Any junk food aficionado will tell you that joy often lies at the bottom of the fast food restaurant's paper bags. However, ABC news has reported that for one Burger King customer in Rochester in the US, the delights of the paper bag were somewhat unexpected. When she drove away from the drive-thru, and delved into the bag for her spicy chicken sandwich, she came up with $2,631 in cash instead (which is just over £1,750).
The money was apparently routinely put into the paper bags to be taken to the bank for deposit. Janelle Jones only briefly toyed with the idea of keeping the cash to make up for the loss of her fast food, but according to the Metro, her religious beliefs as a Jehovah's Witness drove her to do the right thing and take the cash back. 9 News in Australia reported that she had been offered five free meals in recognition of her honesty.
What's particularly bizarre about this story, is that it's far from the first time this has happened.
In December 2013, a couple in Nashville drove away to discover that instead of a McDonalds breakfast, they had been handed thousands of dollars which were meant to go to the bank. Fortunately staff realised their mistake, and recognised the customers, so were able to contact them and arrange for the money to be safely returned. The couple said they were already set on doing the right thing.
In July of the same year it was Taco Bell in Green Rapids, Michigan that made the same mistake. That time they gave their drive-thru customers $3,600 in cash. The group of three friends returned the cash as soon as they realised the mistake, and were given their order for free as a thank you.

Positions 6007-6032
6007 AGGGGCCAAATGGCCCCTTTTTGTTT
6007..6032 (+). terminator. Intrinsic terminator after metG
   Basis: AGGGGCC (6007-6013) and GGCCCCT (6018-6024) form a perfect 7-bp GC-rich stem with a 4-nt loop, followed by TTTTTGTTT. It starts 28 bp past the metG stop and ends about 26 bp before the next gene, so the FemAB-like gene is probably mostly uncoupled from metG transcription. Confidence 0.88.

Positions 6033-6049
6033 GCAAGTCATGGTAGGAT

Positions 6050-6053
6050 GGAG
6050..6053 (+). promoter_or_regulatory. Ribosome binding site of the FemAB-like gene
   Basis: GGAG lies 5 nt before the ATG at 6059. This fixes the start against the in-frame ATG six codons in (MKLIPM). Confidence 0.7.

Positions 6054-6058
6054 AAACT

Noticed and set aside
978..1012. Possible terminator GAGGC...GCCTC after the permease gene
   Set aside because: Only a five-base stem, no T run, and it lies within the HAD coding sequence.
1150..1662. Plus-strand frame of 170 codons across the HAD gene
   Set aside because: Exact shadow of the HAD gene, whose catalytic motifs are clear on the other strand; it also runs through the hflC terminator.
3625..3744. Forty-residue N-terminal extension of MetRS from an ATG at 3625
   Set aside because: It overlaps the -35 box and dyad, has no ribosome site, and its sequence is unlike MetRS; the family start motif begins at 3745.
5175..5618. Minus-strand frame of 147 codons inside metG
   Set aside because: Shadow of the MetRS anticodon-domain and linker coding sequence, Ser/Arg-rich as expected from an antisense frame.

In 2011, a KFC in Overland Park in Kansas handed a bag of cash to a 21-year old. He apparently didn't open the bag until he got home, at which point he called the police and asked to be escorted back to the restaurant to return the money.
It doesn't take a genius to work out the potential downside if you store your cash in the same paper bags as you hand out your takeaways in; you leave them lying around with all the bags of food; and then you rely on someone who isn't applying the entirety of their brainpower to their job manning the drive-thru to spot the difference.
These restaurants were lucky in that their customers returned the money, but how many mishaps is it going to take before the restaurants decide it may actually be worth investing in a few cash bags? And how long will it be before a customer who drives away with thousands of dollars decides that it's the restaurant's own fault for being too tight to invest in cash bags?
What do you think? Would you keep the cash? Let us know in the comments.
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